Saturday, March 10, 2012

Monsters Resurrected: Chill, Kill, or Ill?

And the use of Apex Predators continues!

The last episodes provide some more entertainment and I felt for a little while that I was watching some old show on an off station past midnight. I suspect in fifty years we'll see them do something like this for cars. "Here we see a pack of cars feasting on a train after one of the pack has sacrificed itself to slow the vehicle down." Or something along those lines. "The Hummer was the Apex of vehicle predators."

The dialog, cutting sequences, reuse of video material, and other bits are suffer greatly because apparently this was designed for small children whose parents couldn't afford a babysitter that would be filled with like ten thousand commercials so they have to continuously remind you were they left off. Ugh.

But on a more serious note, the last episode ends with who killed the mega beast? I thought it might have been Doctor Lucky in the living room with a crowbar but no, turns out there we have a whole field of experts to tell us basically that we don't know! Thankfully they do provide some entertaining options as to what could have happened and as I was watching, I kept thinking about how some of these elements would fit into a game.

For example, if we look at the chill factor. The world gets cold, and covered in ice. This in terns destroys the ecosystem that the animals, these mega-beasts, rely on. In D&D, Ice Age settings can be a one off and you get to fight against the sabertooths and mega-sloths and whatnot, but most settings don't really discuss them in terms of 'modern' history. And I'm not talking millions of years ago. Most think that the ice age 10,000 bc. In a game with liches, elves, constructs, and other forms of immortals, don't you think that would be a bit of a subject?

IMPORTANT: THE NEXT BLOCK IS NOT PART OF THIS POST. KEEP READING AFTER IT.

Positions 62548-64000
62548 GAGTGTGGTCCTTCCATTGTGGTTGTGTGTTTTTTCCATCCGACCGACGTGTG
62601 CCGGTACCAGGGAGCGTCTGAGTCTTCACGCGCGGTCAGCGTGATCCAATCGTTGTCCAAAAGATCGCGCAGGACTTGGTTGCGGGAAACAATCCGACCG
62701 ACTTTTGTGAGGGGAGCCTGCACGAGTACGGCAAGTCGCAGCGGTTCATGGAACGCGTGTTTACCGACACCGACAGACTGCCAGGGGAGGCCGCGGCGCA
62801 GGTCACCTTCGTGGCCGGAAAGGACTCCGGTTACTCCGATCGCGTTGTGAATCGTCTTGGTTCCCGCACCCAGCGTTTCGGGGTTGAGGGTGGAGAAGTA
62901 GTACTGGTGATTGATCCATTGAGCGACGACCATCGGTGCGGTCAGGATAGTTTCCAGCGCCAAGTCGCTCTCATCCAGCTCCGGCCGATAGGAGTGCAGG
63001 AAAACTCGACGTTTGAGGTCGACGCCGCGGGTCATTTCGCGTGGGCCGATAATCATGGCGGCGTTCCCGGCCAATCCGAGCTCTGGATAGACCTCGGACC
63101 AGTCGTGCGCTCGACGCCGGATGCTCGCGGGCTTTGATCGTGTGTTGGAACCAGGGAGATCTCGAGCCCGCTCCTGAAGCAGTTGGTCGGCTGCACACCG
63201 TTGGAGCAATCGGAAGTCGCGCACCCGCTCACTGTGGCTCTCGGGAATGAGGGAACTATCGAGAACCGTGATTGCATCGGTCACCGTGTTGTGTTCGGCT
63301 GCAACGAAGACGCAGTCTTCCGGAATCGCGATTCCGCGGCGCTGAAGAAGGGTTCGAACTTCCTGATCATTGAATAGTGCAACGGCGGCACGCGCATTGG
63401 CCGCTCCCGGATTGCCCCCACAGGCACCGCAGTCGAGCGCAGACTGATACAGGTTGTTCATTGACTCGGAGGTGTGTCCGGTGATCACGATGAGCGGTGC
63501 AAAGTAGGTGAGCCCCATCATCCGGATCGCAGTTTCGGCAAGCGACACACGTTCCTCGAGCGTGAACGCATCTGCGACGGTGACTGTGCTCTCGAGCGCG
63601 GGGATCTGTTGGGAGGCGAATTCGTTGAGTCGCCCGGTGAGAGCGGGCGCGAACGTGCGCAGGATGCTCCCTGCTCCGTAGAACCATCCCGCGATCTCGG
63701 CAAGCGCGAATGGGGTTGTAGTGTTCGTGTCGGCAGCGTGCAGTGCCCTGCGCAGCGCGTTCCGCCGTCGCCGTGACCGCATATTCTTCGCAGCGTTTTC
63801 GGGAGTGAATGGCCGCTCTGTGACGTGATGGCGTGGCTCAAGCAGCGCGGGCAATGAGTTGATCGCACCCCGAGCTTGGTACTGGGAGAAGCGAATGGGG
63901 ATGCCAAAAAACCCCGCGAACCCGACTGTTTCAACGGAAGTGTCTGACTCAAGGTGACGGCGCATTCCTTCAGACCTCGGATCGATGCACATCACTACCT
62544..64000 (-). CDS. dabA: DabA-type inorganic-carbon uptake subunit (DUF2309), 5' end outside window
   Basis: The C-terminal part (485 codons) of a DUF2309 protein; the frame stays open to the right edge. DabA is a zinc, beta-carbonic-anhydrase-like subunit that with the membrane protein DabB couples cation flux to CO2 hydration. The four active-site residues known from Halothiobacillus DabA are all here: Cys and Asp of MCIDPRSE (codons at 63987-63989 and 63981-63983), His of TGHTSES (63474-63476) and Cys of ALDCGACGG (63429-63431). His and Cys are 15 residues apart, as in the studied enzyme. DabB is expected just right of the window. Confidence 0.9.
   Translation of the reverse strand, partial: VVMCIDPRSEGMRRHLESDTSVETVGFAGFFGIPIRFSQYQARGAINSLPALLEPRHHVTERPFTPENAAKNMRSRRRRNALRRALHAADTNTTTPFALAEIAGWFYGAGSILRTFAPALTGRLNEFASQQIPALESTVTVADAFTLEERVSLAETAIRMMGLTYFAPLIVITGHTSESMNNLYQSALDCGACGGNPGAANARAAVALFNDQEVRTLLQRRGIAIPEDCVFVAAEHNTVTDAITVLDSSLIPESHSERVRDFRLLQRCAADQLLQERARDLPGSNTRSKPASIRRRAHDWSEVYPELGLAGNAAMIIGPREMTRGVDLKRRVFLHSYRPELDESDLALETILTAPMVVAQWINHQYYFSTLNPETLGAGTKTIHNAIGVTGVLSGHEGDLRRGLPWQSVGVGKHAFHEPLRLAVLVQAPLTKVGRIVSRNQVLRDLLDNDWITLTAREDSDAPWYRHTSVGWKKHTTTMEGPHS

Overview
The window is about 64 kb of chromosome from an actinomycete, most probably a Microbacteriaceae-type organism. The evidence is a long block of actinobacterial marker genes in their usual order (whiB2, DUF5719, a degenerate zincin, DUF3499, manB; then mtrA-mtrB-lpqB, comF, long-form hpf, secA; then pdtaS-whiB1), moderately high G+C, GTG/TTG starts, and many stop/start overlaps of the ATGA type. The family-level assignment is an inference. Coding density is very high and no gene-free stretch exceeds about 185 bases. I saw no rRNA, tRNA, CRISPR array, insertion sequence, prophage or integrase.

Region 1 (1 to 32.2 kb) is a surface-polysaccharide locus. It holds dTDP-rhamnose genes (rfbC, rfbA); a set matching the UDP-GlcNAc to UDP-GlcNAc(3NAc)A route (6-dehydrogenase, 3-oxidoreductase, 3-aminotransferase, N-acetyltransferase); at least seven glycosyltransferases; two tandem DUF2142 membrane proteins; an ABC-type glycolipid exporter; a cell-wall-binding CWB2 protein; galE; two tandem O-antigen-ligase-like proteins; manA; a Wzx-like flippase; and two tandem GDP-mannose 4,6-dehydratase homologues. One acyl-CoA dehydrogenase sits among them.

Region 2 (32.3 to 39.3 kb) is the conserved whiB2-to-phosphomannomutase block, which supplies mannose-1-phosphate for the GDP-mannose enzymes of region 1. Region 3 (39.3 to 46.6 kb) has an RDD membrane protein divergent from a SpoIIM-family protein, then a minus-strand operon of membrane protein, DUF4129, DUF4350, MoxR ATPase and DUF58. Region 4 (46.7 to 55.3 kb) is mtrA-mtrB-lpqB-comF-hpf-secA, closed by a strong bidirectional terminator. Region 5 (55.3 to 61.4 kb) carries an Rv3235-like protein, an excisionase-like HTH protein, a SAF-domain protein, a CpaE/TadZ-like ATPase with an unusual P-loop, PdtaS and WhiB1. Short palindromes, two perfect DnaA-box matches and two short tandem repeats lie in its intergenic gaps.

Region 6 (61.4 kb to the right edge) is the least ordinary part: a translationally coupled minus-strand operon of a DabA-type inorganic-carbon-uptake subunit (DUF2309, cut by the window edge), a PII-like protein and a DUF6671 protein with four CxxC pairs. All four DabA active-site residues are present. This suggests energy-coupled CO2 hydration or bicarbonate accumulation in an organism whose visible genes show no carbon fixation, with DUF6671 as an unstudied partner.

"So Legolas, how about that winter eh?"

"Bah, you puny humans. This is no winter. We had winter when I was a kid. It lasted a few thousand years."

If we go with that not untold time of ice age happening though, we could have things like neanderthal liches. Maybe the clerics or shamans of those dark winter gods were saw through those dark times and can now prey on modern man?

Such ice age events thought happened some would argue at least twenty times previously than the one where the mega-beasts are roughly wiped out so most of the other 'experts' tend to dismiss ice as the sole reason for death.

So how about kill? To me, this could be a no-brainer. A group of large mammals meeting humans? The animals don't know to hide? Humans tending to overhunt? Yeah, I could buy that. Hell in one instance, the Moa are essentially known to have been 'eaten' off about seven hundred years ago. That's even much closer than the old ice age. A lot of long lived races would remember humans killing off an entire species to satisfy their bellies.

The other thing about the kill factor though, is that tool using humans can be seen to be pretty smart compared to their prey. One expert was asking why would the humans overhunt so much? Another talks about how hyenas do it so yes, humans could to. But, at least in terms of mammoths, and maybe this is because I've seen too many of these shows, one theory is that to kill the big beasts with fewer risks to personal life and limb, the proto-humans would force them off the cliffs. May not be the most efficient in terms of meat and preservation of said meat, but beats going heat to heat with such a creature. Sure, you kill another five to ten of these creatures, but that's okay right? You made it!